Due to the large number of elementary operations to be applied for configuration (step 3.1.2), which allows not only the refining of the fibers but also the addition of an external binder, the length of the barrel of the machine to be used is decisive for the success of the treatment. A barrel length of at least 32D is required, although lengths of 36D or even 40D are more appropriate. The expansion of the mixture transported between two successive zones of restrictive elements is then better and this favors exchanges between the constituents of the solid mixture and the water.

In addition, the screw profile is of key importance for the twin-screw processes2,3,4. In particular, the restrictive areas (i.e., areas of intense mechanical work) must be chosen with the utmost care. Here, this leads to concerns with the reverse screw elements used for the defibration of lignocellulosic biomass, and the mixing elements needed for the impregnation of this biomass with water prior to defibration and subsequent intimate mixing of the refined fibers with natural binder. The typology of these elements (i.e., pitch of reverse screw elements, and width and stagger angle of mixing blocks), their respective lengths, and their positioning along the screw profile can be adapted to the formulation to be produced.

Similarly, the optimization of the operating conditions (i.e., inlet flow rates of solids, inlet flow rate of water, screw rotation speed, and temperature profile) will be necessary for any new formulation to be produced2,3,4. In fact, just like the screw profile, the operating conditions to be implemented will have to be adapted to the nature of each lignocellulosic biomass treated (e.g., distribution between cellulose, hemicelluloses and lignins, possible presence of other constituents, morphology, and hardness of the solid particles at the inlet, etc.). The filling rate of the twin-screw extruder can thus be adjusted to each new formulation with the aim of optimizing its residence time and increasing the productivity of the machine, while avoiding clogging.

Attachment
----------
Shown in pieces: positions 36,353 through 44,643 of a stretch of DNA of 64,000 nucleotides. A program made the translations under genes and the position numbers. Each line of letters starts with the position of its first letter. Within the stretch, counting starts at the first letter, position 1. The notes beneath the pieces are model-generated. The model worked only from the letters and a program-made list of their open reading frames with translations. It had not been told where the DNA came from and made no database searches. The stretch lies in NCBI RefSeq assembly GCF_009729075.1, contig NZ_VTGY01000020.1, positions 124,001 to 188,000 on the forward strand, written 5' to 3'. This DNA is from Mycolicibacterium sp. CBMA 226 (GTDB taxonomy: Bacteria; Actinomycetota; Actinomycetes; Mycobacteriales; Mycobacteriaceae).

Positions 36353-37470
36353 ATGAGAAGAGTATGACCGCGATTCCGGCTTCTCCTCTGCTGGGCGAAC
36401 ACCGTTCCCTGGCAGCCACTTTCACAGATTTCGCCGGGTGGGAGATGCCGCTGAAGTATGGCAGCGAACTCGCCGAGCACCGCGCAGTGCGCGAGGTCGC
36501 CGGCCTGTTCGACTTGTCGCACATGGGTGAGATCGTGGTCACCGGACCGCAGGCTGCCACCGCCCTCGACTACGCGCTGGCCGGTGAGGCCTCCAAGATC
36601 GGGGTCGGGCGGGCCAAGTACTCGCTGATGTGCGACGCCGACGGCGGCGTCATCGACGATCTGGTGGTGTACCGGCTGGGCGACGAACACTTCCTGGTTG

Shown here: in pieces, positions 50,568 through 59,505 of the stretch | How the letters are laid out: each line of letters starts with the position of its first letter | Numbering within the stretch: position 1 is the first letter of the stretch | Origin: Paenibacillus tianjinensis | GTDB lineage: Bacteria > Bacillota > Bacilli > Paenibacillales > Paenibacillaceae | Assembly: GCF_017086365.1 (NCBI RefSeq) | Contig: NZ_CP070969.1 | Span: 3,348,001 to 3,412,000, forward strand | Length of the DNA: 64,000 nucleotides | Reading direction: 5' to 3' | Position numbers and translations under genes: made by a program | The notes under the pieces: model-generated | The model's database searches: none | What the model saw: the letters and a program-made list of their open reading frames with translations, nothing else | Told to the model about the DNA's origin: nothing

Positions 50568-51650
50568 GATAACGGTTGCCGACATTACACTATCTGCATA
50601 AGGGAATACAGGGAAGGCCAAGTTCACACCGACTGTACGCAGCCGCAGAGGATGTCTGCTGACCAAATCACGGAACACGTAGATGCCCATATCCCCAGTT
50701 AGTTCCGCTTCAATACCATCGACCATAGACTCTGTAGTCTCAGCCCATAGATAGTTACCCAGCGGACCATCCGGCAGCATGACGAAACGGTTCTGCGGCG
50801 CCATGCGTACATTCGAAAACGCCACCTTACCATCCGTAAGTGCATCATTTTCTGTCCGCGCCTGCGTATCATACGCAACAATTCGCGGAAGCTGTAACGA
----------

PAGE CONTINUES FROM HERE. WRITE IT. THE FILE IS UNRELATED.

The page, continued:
It is, therefore, the filling rate of the twin-screw device that is the main limitation of the defibring pre-treatment presented here. Depending on the nature of the raw material to be processed, the screw profile used, and the extrusion conditions applied (i.e., input flow rates of solids, liquid/solid ratio, and screw rotation speed), the mean residence time of the mixture inside the twin-screw tool is not the same. In order to increase the productivity of the machine, the objective is always to increase the flow of treated plant material as much as possible while preserving a sufficient quality of the TMC work carried out on it.

At the screw rotation speed used during the production and chosen as close as possible to the maximum rotation speed of the twin-screw machine used to increase its productivity, the machine can be overfilled if the incoming flows of solid material(s) and water become too high. It is, therefore, important for the operators to choose the optimum filling rate to ensure that the machine is not overfilled. To avoid such clogging, the twin-screw tool should be used for a sufficiently long time, i.e., at least half an hour. The stability of the electric current consumed by its motor during the production will be the confirmation of a machine that does not overfeed. Its control panel makes it easy to follow the evolution of the electric current over time. To conclude, the twin-screw extrusion technology is, therefore, a versatile and high-performance tool to produce renewable fiberboards, free of synthetic resins. First of all, the continuous TMC defibration of lignocellulosic fibers, leading to an increase in their aptitude for mechanical reinforcement through an increase in the mean aspect ratio of the refined fibers, can be performed. The twin-screw tool can be considered as a credible alternative to other defibration methods classically used, i.e., a simple grinding, pulping processes, and steam explosion.

A recent study carried out on rice straw showed that this tool offers the possibility to better preserve the length of the fibers during their defibration than a method resulting from paper processes and involving a digestion stage followed by a defibration one25. The same study also showed that the defibration conducted in a twin-screw extruder was less water consuming and can be performed at a lower cost. During twin-screw defibration, the release of lignins also contributes in part to the cohesion (by self-bonding) of the obtained fiberboards27. These are called "self-bonded boards".